Oregon Trail Commemoratives – 1926-1939 Jaime Hernandez - December 18, 2008
1811 John Jacob Astor, the wealthiest man in America, orchestrated
one of the most significant explorations of new lands in the
West. Astor, America's first multi-millionaire and a successful
fur trader and entrepreneur, arranged for two groups of men
to travel from St. Louis to the West in hopes of expanding
his successful fur trading business westward.
One of the groups he sent on this journey ran out of food,
supplies and livestock due in part to the tough terrain they
encountered. A small group was sent back to St. Louis to request
assistance from Astor. This group, led by Robert Stuart, stumbled
upon a large passage through the Rocky Mountains. This passage
permitted sizeable wagons to pass through it, something that
was previously believed to be practically impossible.
As a result, this exploration gave way to the historical
and significant path to the West, allowing passage for well
over a half-million settlers. Most of the settlers who traveled
this 2,000 mile path consisted of women and children, as can
be seen on the obverse of the Oregon Trail Commemorative coins.
These families were in search of a better life in the West,
where it was believed there were new lands with bountiful
harvest. Several years later, many more families would travel
further west, hoping to prosper from the California Gold Rush.
Oregon Trail Commemorative coins were produced for several
years with the same design, with the exception of the different
dates and mint marks. The different coins were produced as
They were first produced in 1926 at the Philadelphia and
No coins were produced in 1927, as1926-dated coins remained
in the Mint's inventory.
In 1928, the coins were only produced in Philadelphia.
In 1933 and 1934, they were only produced in Denver.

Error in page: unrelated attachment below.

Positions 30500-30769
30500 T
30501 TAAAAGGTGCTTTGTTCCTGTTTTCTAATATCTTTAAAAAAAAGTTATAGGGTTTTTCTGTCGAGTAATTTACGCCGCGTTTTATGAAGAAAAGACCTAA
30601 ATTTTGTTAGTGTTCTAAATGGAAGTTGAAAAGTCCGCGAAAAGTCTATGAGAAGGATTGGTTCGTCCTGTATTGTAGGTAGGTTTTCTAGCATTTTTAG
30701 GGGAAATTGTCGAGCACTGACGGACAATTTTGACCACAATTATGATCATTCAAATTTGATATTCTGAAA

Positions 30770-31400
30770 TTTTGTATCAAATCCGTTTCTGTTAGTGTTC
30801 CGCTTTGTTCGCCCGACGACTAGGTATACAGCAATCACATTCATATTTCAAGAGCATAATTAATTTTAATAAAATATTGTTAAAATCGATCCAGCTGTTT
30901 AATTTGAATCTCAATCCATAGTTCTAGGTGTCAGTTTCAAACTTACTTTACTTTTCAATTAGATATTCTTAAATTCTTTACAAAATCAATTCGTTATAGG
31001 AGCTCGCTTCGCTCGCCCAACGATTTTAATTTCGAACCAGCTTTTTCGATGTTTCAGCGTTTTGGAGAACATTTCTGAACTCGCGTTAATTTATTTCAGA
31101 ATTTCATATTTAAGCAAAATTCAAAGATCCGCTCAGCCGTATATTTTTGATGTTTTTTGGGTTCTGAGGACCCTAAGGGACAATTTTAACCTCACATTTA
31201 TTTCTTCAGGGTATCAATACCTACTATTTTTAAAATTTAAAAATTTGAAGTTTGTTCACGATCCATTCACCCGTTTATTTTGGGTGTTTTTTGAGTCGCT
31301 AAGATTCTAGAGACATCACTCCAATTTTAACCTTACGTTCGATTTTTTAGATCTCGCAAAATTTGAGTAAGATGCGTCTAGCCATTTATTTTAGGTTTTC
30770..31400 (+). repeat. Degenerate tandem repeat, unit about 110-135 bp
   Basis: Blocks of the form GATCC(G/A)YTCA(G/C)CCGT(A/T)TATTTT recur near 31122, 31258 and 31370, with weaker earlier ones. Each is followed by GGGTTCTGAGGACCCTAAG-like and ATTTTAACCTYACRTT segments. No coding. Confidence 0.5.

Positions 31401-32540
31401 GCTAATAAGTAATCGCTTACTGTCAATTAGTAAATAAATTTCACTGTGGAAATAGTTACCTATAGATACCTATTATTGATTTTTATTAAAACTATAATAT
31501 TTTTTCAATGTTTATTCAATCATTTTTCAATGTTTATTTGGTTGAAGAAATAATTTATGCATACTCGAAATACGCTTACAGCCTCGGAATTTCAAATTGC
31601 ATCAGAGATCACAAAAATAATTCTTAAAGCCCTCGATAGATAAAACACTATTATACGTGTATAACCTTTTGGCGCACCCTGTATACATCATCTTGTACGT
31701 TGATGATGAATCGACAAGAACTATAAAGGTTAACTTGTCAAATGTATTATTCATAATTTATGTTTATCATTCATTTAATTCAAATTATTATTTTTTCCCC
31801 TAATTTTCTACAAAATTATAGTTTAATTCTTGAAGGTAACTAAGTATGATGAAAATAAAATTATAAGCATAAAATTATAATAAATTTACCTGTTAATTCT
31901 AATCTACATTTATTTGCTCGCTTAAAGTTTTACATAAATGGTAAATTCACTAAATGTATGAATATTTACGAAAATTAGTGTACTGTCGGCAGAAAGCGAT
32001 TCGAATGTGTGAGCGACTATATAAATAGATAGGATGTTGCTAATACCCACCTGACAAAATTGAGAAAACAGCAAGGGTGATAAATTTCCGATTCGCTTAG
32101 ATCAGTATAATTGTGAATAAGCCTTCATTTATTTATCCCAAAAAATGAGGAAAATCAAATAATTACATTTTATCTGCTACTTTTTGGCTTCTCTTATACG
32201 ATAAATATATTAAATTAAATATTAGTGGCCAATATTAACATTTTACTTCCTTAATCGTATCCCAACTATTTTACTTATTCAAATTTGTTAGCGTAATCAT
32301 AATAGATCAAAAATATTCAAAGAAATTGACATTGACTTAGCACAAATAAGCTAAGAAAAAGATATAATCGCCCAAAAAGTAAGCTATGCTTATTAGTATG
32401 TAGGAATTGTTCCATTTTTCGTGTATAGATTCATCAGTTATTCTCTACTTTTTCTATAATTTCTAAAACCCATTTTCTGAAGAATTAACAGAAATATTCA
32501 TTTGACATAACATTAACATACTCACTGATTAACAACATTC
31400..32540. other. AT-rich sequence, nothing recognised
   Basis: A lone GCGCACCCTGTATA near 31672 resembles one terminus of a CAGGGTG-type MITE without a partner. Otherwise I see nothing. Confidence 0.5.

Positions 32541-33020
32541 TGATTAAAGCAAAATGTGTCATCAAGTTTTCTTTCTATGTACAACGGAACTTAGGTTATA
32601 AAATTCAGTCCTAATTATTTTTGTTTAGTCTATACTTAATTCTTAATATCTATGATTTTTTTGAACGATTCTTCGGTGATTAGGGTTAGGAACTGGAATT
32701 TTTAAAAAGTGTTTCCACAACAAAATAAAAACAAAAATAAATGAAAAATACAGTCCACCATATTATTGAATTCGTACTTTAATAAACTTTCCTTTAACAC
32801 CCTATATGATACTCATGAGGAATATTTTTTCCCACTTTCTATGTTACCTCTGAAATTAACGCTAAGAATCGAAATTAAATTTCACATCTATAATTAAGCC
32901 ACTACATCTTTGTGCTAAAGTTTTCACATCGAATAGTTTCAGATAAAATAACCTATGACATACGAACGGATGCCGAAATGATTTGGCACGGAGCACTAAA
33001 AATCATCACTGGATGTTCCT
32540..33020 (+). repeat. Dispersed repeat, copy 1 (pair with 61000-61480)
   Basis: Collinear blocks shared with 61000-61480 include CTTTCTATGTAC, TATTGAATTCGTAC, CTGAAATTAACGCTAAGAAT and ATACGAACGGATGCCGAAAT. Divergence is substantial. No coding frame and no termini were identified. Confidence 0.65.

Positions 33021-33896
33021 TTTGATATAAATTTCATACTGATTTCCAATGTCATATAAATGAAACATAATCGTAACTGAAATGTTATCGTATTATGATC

In 1936, the coins were produced in Philadelphia and San Francisco.
In 1937, they were only produced in Denver.
In 1938, the Mint produced the coins in Philadelphia, Denver
and San Francisco.
In 1939 the Mint produced the coins in Philadelphia, Denver
and San Francisco. (The 1939 coins contain the lowest mintages
for the Oregon Trail Commemorative series, as each mint produced
and sold 3,000 coins).
Oregon Trail Commemorative coins were introduced to commemorate
all of the brave women, children and men who took this extremely
difficult journey. These brave individuals set a significant
path which helped enable the expansion of America further
to the west.
The Oregon Trail Commemorative coins display a Conestoga
wagon on the obverse. On the wagon, there are a woman and
child (more than likely a mother and her child). Walking and
leading the crew is probably the father of the family who
is guiding the oxen through the Oregon Trail in a quest to
what they hope will be prosperous new lands. Portrayed in
the background is a radiant, illuminating sun with large rays
extending toward the rim of the coin. Arched above this historically
significant scene are the words “In God We Trust.”
The theme celebrates the hundreds of thousands of individuals
who were brave enough to take this extremely difficult journey.
An American Indian with an envious and powerful physique
is featured on the reverse. The Indian seems to be posed in
a serious stance, either to stop some of the settlers or briefly
interact with them as they pass through the Indian-inhabited
lands. In his right hand, he unthreateningly carries his hunting
bow. On his left shoulder he carries a long, draped blanket.
He is wearing a long, feather-ornamented bonnet. Behind him
is an outlined map of the United States of America, and within
the map there several Conestoga wagons traveling to the new
lands in the West.